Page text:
can be felt in others ...in the manner in which these poets speak of the
beauty of their beloved.
“The wisest scholler of the wight most wise,
Vertue of late with vertuous care to stir
Shakespeare is able to praise the beauty of the
subject of his sonnets by identifying him with the absolute beauty of the
Platonic philosophy, and by describing him in accordance with this notion.
Thus he confesses that his argument is simply the fair, kind, and true,
back of which statement may be inferred the theory upheld by Platonism
that the good, the beautiful, and the true are but different phases of
one reality. His love, he says, cannot be called idolatry because his songs
are directed to this theme, for only in his friend are these three themes
united into one.
“Let not my love be call’d idolatry,
He thus writes of his friend’s beauty as if it
were the substance of beauty, beauty absolute, of which all other beauty
is but a reflection.
“What is your substance, whereof are you made,
“My hungry eyes through greedy covetize,
“It is Enough to me,
“Be silent then,
“That learned Grecian, who did so excel
“Not from the stars do I my judgment pluck;
“O truant Muse, what shall be thy amends
The application of the tenets of Platonic theory
to the writing of love lyrics in the Petrarchian manner, however, was never
anything more than a courtly way of making love through exaggerated conceit
and fine writing.
...Greville... tenth sonnet of his “Cælica”
“...that heavenly quire
The love of the idea of beauty, however, in
its absolute nature is nowhere present in the mass of love lyrics
written between 1590 and 1600. The term is used to give title to Drayton’s
“Idea,” and to denominate the object of twelve sonnets addressed by Craig
to “Idea”; and anagrams on the French word for the term L’Idée,
Diella and Delia, are used to name two series of poems by Linche and Samuel
Daniel, respectively. Crashaw’s “Wishes” is addressed to “his (supposed)
mistresse,” as an idea. No better commentary on the whole movement
can be made than these words of Spenser in which it is easily seen how
the method conduced only to feeding the lower desires of the soul in
...Spenser “...I was moved . . . to call in the
same. But being unable so to doe, by reason that many copies thereof
were formerly scattered abroad, I resolved at least to amend, and by
way of retraction to reforme them, making in stead of those two Hymnes
of earthly or naturall love and beautie, two others of heavenly and celestiall.”
The great representative of Platonism in English poetry
thus condemns the less vital phase of Platonic thought. The great weakness
of the theory lay in the fact that it had no moral significance; and just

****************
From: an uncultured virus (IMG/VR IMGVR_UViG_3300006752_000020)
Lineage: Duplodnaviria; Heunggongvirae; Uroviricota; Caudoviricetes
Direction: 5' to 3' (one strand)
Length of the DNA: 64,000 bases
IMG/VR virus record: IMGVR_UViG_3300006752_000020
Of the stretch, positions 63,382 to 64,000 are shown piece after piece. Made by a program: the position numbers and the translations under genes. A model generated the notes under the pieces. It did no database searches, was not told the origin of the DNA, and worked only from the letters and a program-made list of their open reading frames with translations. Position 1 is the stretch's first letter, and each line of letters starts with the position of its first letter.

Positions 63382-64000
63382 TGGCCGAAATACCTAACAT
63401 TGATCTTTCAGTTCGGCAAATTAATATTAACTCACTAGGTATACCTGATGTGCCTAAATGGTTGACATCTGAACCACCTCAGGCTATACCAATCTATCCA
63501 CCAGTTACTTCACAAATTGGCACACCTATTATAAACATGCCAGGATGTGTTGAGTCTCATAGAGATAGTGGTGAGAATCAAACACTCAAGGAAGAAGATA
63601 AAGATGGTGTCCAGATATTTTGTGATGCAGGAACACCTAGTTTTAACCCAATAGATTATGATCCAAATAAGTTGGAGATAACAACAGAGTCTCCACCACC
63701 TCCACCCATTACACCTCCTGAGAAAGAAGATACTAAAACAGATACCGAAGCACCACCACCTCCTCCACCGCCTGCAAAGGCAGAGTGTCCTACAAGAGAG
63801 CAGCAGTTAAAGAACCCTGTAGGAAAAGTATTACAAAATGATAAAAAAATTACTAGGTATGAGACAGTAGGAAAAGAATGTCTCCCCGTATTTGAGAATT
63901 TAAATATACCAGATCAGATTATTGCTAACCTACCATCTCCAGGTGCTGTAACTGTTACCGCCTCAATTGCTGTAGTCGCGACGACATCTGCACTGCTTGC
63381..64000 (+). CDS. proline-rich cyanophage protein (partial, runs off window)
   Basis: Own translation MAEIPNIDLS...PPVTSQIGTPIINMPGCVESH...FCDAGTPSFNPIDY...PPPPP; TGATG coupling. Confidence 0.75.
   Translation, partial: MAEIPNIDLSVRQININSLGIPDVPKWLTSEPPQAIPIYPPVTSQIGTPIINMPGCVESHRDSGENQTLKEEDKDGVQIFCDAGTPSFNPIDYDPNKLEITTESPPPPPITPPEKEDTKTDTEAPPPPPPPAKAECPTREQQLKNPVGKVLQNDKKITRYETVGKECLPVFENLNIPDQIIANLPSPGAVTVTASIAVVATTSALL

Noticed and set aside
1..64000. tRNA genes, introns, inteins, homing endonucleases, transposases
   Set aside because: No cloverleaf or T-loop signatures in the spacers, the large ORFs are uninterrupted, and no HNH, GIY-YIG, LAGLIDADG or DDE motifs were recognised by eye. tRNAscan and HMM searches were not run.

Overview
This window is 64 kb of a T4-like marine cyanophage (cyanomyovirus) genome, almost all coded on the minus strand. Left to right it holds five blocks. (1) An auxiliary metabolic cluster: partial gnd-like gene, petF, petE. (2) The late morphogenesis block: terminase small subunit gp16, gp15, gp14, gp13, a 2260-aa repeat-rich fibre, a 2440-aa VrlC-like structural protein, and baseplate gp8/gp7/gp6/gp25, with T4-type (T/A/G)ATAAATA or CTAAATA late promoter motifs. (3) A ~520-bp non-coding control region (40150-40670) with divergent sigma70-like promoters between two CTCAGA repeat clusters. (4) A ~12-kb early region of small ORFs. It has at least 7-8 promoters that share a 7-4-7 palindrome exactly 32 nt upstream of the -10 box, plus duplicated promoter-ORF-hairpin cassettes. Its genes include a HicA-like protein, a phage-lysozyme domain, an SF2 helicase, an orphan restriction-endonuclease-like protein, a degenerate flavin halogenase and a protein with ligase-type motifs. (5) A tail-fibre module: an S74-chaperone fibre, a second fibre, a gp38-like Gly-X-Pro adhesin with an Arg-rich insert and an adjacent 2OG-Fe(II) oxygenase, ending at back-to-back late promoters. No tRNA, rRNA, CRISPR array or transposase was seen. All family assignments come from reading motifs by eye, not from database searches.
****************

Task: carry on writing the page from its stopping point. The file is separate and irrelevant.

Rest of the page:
here lay the great strength of Plato’s ethics.
...because it is a theory not of Plato but of Plotinus,
who throughout the period of the Renaissance was understood to expound
the true meaning of Plato’s thought.
The Platonic theory of love had enabled the English
poets to write about their passion as a desire of enjoying the spiritual
quality of beauty in their beloved. In those poets in whom the Petrarchistic
manner is evident, it is the object of love on which the attention centres;
only in a slight way did they treat of the nature of love as a passion.
...Platonism ended, however, in an attempt to place love upon a purely spiritual basis and to write about it as if it were a psychological fact that was to be known by analysis. A consideration of beauty as the object of love, is absent; attention is directed to the quality of the passion as one felt in the soul [sic] rather than by the sense...
This highly metaphysical conception of love, the
character of which has been shown in a few selected examples, became in
the course of time known as “ Platonic Love.” Scattered throughout
the lyric poetry of the seventeenth century may be found certain poems
labelled “Platonic Love.” Their presence among the author’s work is
no testimony whatsoever that it is colored by any strain of Platonism,
but merely signifies that at one time in his career the poet wrote love
lyrics according to the prevailing manner of the time. For about 1634 Platonic
love was a court fad.
Howell, writing under date of June 3, 1634, says:
“The Court affords little News at present, but that there is a Love call’d
Platonick Love which much sways there of late: it is a Love abstracted
from all corporeal gross Impressions and sensual Appetite, but consists
in Contemplations and Ideas of the Mind, not in any carnal Fruition. This
Love sets the Wits of the Town on work; and they say there will be a Mask
shortly of it, whereof Her Majesty and her Maids of Honour will be part.”
The masque referred to is D’Avenant’s “The Temple of Love” (1634). In Thomas Heywood’s “Love’s Mistress or the Queen’s Masque” (1640) the myth of Cupid and Psyche is interpreted in accordance with the notion of Platonic love; and in D’Avenant’s “ Platonick Lovers” (1636) the subject of Platonic love is ridiculed. It is probable that the rise of this custom at the court was due to the presence of Henrietta Maria, the queen of Charles I. Margaret of Valois had made Platonic love known in France; and had shown how licentiousness of conduct was ocmpatible with its practice...delighted to be call’d Venus Urnaia.” It is probable that the young queen wished to follow such an example...